Online discussions: why do they so often get out of hand?

Online discussions: why do they so often get out of hand?

Polarization, misunderstanding, and miscommunication. Is it still a good idea to have discussions online? ‘When an online conversation gets out of hand, I recommend continuing it face to face,’ says Assistant Professor Carla Anne Roos.

Image: Femke Koppe

In your research, you explain that people are often extremely clear in online conversations. What do you mean by that?

‘When you communicate in text, you often try to write down clearly what you want to say. It is unusual to continuously write down ‘uhm,’ ‘ehh,’ or ‘I think,’ whereas you might do that in a face-to-face conversation. As a result, the medium limits your behavior to some extent.

‘In a ‘controversial’ face-to-face conversation, people tend to be more ambiguous because they don’t want to offend each other. In that case, opinions are expressed more cautiously. You use words like ‘uhm,’ ‘ehh,’ or ‘I think’ more quickly. In this way, interlocutors have a harmonious conversation. Not for nothing do people prefer to talk out a conflict face-to-face.’

Does an online discussion end in conflict faster than a normal conversation?

‘It does seem that way. Because participants in an online discussion send clear messages, there seems to be less understanding of each other’s opinions or situations.

‘Also, discussion partners often talk at cross-purposes and hardly respond to each other’s messages. As a result, people don’t feel heard, and they feel that polarization is more common in online discussions.

What exactly does it mean to feel heard?

‘Little has been written in the scientific literature about ‘feeling heard.’ Discovering what a term or concept means is difficult. After all, you have to turn something abstract into something concrete. To find out what it means anyway, I interviewed experts and practitioners. I also asked people to describe events in which they felt heard or not heard.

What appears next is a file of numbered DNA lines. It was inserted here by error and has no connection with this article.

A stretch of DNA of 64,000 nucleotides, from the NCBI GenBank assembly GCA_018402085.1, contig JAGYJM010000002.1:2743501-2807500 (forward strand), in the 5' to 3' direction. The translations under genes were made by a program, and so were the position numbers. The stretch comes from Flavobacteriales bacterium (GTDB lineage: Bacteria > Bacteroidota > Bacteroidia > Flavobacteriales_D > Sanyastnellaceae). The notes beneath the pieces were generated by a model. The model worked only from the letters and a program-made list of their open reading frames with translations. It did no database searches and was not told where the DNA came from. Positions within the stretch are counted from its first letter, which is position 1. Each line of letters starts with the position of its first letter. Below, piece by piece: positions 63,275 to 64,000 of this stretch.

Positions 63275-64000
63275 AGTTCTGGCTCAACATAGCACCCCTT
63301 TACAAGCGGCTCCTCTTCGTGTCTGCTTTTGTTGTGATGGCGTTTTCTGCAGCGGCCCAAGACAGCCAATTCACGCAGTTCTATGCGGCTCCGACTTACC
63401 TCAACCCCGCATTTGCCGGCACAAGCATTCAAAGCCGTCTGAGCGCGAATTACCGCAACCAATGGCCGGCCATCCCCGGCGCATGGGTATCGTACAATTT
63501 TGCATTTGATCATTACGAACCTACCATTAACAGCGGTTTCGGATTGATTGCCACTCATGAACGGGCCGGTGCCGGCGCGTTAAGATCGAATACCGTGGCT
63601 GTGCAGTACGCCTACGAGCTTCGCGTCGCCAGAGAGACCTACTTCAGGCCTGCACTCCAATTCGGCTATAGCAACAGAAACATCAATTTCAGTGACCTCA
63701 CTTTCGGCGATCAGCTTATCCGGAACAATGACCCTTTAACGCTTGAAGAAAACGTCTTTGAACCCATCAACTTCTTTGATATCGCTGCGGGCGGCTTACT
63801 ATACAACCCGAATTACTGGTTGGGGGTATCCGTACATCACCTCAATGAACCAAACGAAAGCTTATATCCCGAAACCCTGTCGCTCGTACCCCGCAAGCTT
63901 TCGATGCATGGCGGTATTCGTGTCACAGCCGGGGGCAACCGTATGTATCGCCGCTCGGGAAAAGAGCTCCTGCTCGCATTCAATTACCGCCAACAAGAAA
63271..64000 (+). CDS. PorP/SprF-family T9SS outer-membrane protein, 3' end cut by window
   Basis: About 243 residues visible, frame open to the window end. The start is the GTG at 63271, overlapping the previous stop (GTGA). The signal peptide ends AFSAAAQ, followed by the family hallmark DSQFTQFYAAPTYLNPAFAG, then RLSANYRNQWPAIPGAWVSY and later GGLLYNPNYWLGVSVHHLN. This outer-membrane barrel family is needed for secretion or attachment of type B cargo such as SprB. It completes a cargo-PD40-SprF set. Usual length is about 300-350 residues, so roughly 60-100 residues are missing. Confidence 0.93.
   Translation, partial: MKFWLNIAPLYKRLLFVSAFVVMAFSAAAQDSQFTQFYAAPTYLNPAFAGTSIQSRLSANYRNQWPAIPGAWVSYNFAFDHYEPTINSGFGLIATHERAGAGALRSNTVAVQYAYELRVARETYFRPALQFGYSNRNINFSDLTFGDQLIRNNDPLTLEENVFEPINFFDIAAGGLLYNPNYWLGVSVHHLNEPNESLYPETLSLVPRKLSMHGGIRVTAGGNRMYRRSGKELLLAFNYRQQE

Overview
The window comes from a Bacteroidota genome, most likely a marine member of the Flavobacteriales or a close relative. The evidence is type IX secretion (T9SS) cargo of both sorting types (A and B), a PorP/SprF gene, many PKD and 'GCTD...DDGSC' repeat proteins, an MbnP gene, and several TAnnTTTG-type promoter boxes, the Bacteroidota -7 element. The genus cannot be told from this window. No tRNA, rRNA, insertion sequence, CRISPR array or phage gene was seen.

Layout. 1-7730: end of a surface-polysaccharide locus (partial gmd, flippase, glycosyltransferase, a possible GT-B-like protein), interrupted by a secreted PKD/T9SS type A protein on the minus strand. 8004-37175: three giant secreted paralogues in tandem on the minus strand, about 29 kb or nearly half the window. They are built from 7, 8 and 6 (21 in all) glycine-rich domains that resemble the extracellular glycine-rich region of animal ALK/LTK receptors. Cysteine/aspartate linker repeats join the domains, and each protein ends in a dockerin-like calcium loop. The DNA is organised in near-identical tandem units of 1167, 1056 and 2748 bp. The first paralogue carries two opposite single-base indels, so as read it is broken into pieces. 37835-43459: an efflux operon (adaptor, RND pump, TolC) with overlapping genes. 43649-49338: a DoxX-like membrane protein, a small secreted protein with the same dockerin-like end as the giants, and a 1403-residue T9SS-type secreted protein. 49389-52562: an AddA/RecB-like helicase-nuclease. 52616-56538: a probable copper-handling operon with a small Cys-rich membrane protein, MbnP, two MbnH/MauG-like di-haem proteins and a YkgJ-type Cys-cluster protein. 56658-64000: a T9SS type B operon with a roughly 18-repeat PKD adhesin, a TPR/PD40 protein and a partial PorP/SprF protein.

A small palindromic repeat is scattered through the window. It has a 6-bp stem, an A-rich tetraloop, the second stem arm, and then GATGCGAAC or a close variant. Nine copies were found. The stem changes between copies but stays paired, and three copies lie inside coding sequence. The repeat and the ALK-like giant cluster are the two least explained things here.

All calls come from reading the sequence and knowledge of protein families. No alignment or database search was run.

‘As a result, I found out that—to feel heard—you have to feel that you can say what you want to say. In addition, your interlocutor must pay attention to what you are saying, be respectful, and show empathy. And the notion must exist that your interlocutor and you understand each other.’

Is it still a good idea to have discussions online?

‘That depends on the purpose of a conversation. After all, not every interlocutor has antisocial intentions. An online medium influences the way someone communicates; if people keep that in mind, it can prevent misunderstandings.’

In discussions on social media, people often respond to others anonymously. To what extent does that play a role in online conflicts?

‘Anonymity can make people feel that they are less vulnerable. Yet it doesn’t always have to lead to conflict. Even people who send messages under their own names can come across as uninhibited or aggressive.

Carla Roos. Image: Jack Tummers

‘In my research, I had people chat with each other both anonymously (text only, ed.) and non-anonymously (they could see each other via a video link, ed.). What appeared to be the case? Participants in the study experienced no difference in communication behavior. Nor do they experience more disagreement in anonymous chats than in non-anonymous chats.’

To what extent does a culture influence the way online discussions take place?

‘That is a good question that I cannot answer with certainty. It’s an interesting topic that lends itself to follow-up research. In every culture, there are norms and values that can influence an online discussion. For example, when a Belgian and a Dutch person send each other messages, their different backgrounds could already cause a different conception of the same message.

‘This also applies to ‘micro-cultures.’ For example, in one group app it may be normal to send—by way of confirmation—’OK’. In other group apps, ‘OK’ is weird and comes across as if its sender is very angry. So the context of a conversation and the social norms and goals of a conversation partner are very important.

What would you advise people engaging in an online discussion?

‘My research shows that it is wise to express your point of view in a conversation not as fact but as an opinion. Words like ‘in my opinion’ or ‘maybe’ can already make a big difference. It offers space and openness to a discussion.

‘It is also noticeable that people often talk at cross-purposes online. It is important to respond to the other person’s point of view. Say, ‘Yes but,’ ‘No, that’s’ or ‘What you just said.’ By doing so, you respond and your interlocutor feels heard. Even if you disagree.

‘But when an online conversation gets out of hand, I still really recommend continuing the conversation face to face. In that case, you can better judge the tone of someone’s words, including his or her nonverbal communication.’

Translated by Language Center, Riet Bettonviel


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